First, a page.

Although Todd Frazier was an All-Star third baseman last season, his numbers took a hit by October, thus ending his tenure as a Cincinnati Red.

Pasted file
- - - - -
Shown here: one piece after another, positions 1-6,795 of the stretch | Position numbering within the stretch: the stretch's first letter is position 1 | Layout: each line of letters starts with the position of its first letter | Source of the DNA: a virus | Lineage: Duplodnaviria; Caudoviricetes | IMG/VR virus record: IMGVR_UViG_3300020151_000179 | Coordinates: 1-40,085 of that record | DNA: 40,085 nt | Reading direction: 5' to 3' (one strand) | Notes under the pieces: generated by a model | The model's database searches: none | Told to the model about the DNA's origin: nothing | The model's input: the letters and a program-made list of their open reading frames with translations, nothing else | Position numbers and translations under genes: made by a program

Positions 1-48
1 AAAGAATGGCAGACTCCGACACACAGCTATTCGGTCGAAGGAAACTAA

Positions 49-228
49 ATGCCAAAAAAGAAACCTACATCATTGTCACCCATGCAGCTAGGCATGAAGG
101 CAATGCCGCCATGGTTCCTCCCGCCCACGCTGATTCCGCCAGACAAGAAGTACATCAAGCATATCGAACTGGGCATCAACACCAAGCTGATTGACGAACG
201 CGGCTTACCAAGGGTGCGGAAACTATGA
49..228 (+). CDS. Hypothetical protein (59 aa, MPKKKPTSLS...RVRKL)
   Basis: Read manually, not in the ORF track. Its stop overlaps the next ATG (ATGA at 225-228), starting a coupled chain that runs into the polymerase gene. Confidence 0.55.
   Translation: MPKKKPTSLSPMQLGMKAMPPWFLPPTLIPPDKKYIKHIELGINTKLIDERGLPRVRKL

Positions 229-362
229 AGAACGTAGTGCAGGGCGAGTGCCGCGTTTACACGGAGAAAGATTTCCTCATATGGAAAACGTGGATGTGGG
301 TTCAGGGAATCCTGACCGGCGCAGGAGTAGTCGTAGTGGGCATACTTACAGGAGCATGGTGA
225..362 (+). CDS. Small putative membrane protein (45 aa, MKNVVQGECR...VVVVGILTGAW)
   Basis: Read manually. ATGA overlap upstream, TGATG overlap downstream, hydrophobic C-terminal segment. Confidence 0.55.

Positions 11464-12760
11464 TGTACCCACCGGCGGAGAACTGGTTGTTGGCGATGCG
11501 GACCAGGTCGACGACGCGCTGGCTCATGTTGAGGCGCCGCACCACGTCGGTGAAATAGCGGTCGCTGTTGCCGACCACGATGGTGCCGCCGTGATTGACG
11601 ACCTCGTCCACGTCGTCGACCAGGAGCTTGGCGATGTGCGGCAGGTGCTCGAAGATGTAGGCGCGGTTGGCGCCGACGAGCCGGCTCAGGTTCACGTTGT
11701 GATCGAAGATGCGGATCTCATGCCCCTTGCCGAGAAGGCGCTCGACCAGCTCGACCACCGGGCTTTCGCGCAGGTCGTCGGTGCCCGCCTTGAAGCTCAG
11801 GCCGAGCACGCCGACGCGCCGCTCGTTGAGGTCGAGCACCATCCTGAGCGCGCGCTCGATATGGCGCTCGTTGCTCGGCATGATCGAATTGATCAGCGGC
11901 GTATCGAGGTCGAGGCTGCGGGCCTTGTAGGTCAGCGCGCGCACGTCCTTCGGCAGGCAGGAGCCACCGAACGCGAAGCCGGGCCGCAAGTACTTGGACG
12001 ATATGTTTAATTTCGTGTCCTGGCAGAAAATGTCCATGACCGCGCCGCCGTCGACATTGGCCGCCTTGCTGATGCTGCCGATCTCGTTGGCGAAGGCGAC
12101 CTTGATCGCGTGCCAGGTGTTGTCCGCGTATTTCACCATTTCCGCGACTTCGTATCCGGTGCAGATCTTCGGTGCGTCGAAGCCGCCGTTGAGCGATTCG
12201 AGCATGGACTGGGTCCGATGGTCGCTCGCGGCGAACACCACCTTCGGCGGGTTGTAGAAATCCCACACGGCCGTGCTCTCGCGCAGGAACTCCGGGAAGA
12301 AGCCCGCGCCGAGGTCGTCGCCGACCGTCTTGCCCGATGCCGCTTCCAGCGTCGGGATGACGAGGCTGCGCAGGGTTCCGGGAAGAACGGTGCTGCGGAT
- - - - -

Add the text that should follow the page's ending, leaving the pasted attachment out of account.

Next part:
The Chicago White Sox have encountered numerous obstacles over the past few years, as they seem to possess an effect which forces above-average players to perform horribly in their tenure with the team. Take Adam Dunn, for example, who barely was able to produce a .200 batting average in his woeful four year tenure. This was a guy who bashed thirty-five home runs or more in seven consecutive seasons before defecting to the South Side. In Adam LaRoche’s inaugural season with the Sox, he gradually found himself warming the bench more often than not due to his lackluster performance. The “highlights” from his 2015 season are as follows: .207 batting average, twelve home runs, .293 on-base percentage, and an OPS that failed to reach .700. Melky Cabrera has also honed in on the infamous “Sox Curse” as he posted his lowest career on-base percentage since 2008, while compiling an OPS that was nearly forty points below his career average. Each of these three players have suffered under the “Sox Curse,” yet I have reason to believe that Todd Frazier is the most vulnerable to wallow under the threat of the “Sox Curse.” The first thought that comes to my mind when hearing Todd Frazier’s name is the fact that he pitifully collapsed following the first half of last season. After receiving a distinguished All-Star nomination combined with a Home Run Derby championship, Frazier was poised to outperform his impressive first half of play in which he posted a .284 batting average to compliment twenty-five home runs and an OPS above .900. Unfortunately for Frazier, his statistics took a turn for the worst during the second-half, managing results that were quite contrary to his over-the-top expectations. His batting average dipped an astonishing sixty-four points, while his home run total decreased by fifteen. His once relevant OPS dipped to an astute .664, which truly displayed his lack of production during the dog days of summer. Frazier’s tenure with his beloved Reds was quickly coming to a forgettable conclusion, as his apparent dip in production prompted the Reds front office to ship him away as quickly as possible. Today, Frazier has found a new home with an optimistic fan base, as they are all content on believing that his career has a major opportunity to resurrect here in Chicago. As much as I would like to believe that Frazier could revitalize his image here in The Windy City, I must respectfully disagree with the Sox Faithful. If Frazier was encountering difficulties matching his incredible first-half numbers in the NATIONAL LEAGUE, then I cannot fathom the possibility that he will feel able to produce at a high level for the Sox in the AL. Think about some of the common opponents the Sox will oppose this season and their strengths at pitching. Each team in their division has a starting pitching staff that has the ability to field three to four quality starting pitchers in a customary series. The American League has never been stronger regarding the aspect of pitching since the beginning of the steroid era. The “Sox Curse” must also be taken into consideration, as the last three major transactions by the Sox have resulted in less than subpar years from the acquirees. Frazier’s situation is less than ideal, indicated furthermore by the fact that 2016 will be a contract year for him. His chances of disappointment outweigh the possibilities for success, and for Frazier himself, his performance will not only dictate his pay rate for 2017, but will also affect the next team he becomes apart of and his role in the future. Todd Frazier’s tenure with the White Sox may wrap Sox fans in a blanket of misery, however, this is Frazier’s last chance for stardom.
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